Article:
Fifty years ago, Camile Landry started a small electrical contracting business in Baton Rouge, LA. Right off the bat his son Mitch aspired to be his father’s right-hand man.
Mitch Landry, President, Deep South Crane & Rigging
“I started when my dad started,” said Deep South Crane & Rigging President Mitch Landry. “I’ve been involved in the business since I was 10 years old. I worked during the summers and holidays and on weekends.”
After graduating from Louisiana State University, Landry joined the business full time, as did his sister Regina Landry and his brother Bryan Landry. In time their offspring would join the business that has evolved into one of the largest and most respected crane, rigging and specialized transportation companies in the world.
“My dad started buying cherry pickers in the early 1970s,” Landry recalled.
“He really liked cranes and they were easy to bare rent back then. Plus, there was an investment incentive known as the investment tax credit. We are really in the crane business for two reasons: My dad loved cranes and the investment tax credit. We phased out of the construction and electrical contracting business and strictly became crane and rigging by the mid-1980s.”
While the company has grown exponentially since those early years, enduring the ups and downs of the economy, the Landry team learned how to prepare and keep the company growing in both scenarios.
“We try to keep ourselves in the position to weather the storms and not change our philosophy when downturns happen,” he said.
Deep South has experienced growing pains and faced the challenges that all family businesses encounter, but the family’s devotion to each other runs deep.
“We are all family,” he said. “We love each other first of all. But that doesn’t mean it’s not challenging. Everyone has their own job. And yes, we sometimes have a difference of opinion, but things always seem to balance out. I think at the end of the day we have to hear each other out and work together for a common goal.”
Today Deep South Crane & Rigging has more than 700 employees that work from branch offices in Louisiana, Texas, Kentucky and Indiana. Deep South also has an office in Cartagena, Columbia where its Latin American business is managed. The company offers turnkey solutions in a range of industries offering heavy haul, heavy lift, specialized lifting and rigging and engineering services. Deep South takes on some of the most challenging projects in the world.
“We have multiple projects going on all the time in many locations around the country,” Landry explained. “Our different offices work collaboratively to handle the jobs from big to small. We can do it all – whatever the project requires wherever it is located. We do some monster projects.”
The $10 billion Motiva refinery project in Port Arthur, TX was one such monster job.
Deep South has branches in Louisiana, Texas, Kentucky and Indiana and a Latin American office in Columbia. Pictured is the Deep South VersaCrane working at a refinery in Louisiana.
“That’s the biggest project we’ve ever performed,” said Landry. “It took four years and we did most of the heavy lift work and some of the transport work.”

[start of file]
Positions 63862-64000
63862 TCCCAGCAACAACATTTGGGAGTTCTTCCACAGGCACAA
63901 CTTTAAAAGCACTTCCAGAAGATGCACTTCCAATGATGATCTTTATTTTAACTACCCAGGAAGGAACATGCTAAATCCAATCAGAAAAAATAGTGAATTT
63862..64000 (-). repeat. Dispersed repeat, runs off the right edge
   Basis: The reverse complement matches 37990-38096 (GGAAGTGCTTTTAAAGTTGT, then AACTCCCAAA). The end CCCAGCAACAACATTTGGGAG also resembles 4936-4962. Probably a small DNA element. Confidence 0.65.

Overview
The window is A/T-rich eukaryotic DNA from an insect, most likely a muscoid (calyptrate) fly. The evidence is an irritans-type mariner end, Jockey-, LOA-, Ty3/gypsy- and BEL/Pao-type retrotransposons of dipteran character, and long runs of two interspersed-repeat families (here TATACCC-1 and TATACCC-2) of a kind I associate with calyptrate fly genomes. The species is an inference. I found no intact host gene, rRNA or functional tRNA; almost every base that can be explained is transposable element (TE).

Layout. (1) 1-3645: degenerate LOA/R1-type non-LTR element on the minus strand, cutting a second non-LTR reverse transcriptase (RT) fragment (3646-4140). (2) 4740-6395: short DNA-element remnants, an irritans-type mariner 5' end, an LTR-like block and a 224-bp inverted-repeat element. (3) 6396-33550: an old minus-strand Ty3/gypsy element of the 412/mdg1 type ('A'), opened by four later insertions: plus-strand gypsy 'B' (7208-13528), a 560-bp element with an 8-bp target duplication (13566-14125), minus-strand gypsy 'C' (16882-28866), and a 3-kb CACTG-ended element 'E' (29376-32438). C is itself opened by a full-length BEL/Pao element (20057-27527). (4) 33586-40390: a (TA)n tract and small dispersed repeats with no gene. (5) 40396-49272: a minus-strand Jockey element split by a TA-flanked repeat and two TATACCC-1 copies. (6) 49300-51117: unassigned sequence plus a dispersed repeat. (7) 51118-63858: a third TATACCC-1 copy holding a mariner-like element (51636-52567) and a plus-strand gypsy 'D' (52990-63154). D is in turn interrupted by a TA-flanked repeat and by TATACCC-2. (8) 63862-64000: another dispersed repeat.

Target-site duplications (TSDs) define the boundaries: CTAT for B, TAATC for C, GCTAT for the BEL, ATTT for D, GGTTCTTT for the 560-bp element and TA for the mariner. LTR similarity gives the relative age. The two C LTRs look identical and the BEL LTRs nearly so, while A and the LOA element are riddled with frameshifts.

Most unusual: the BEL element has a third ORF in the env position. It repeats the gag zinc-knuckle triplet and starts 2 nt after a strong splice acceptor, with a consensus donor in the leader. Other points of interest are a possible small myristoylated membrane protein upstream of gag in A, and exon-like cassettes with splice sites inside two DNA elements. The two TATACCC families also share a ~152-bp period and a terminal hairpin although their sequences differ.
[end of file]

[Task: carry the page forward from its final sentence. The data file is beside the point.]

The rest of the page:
One of the unique aspects of Deep South is that the company designs and builds cranes, specifically its flagship VersaCrane line. With capacities that exceed 2,500 tons, the VersaCrane is all American and all Deep South.
“The VersaCrane sets us apart,” said Landry. “It’s a patented design that allows it to perform and travel on congested jobsites with very low allowable ground bearing pressures.”
While it would seem that Deep South’s focus is just big projects, the company also completes small-scale jobs for a range of clients around the country.
“Our smallest crane is a 2.5-ton Broderson carry deck and our largest
is the 2,500-ton VersaCrane,” Landry said. “We are a total service company. From our family’s point of view, we never wanted to be the biggest, we just wanted to be the best.”
What distinguishes Deep South is the genuine goodness of the family and their respect of each other, employees, clients and the industry in general. Through the years, we’ve covered many Deep South projects in ACT. I’ve gotten to know Mitch Landry’s daughters Kate Landry, Margaret Landry Pernici and his nephew Jeremy Landry. Young and engaging, all three are deeply committed professionals who adore each other and the industry in which they work.
I met up with Mitch Landry at Breakbulk USA in Houston in early October. Soft spoken and steeped in southern politeness, Landry talked candidly about the company, the Landry family and the industry in general.
Those who know him find Landry to be smart, sincere and truly authentic. He can also be quite amusing, and his children and grandchildren think he hung the moon. Read on.
Safety is an important investment for a crane and rigging company of any size. How does Deep South approach safety?
Safety is the most important thing. We know we can’t be successful unless we are safe so we pull out all the stops, not taking chances. It’s certainly an investment that we’ve worked toward for many years, and we are proud to say we have a strong safety culture. It’s not just talk. Our people believe it, and our clients recognize it and see the difference. Right now, we have the best safety record in our history. We have logged over a year without lost time.
It’s been a hard road, a tough road, to get there, and we understand there’s always room for improvement. But we are proud that our employees have gotten recognized across the industry for their efforts, recently winning several impressive safety awards. Even with this, we still realize we can get better, and we work at it every day.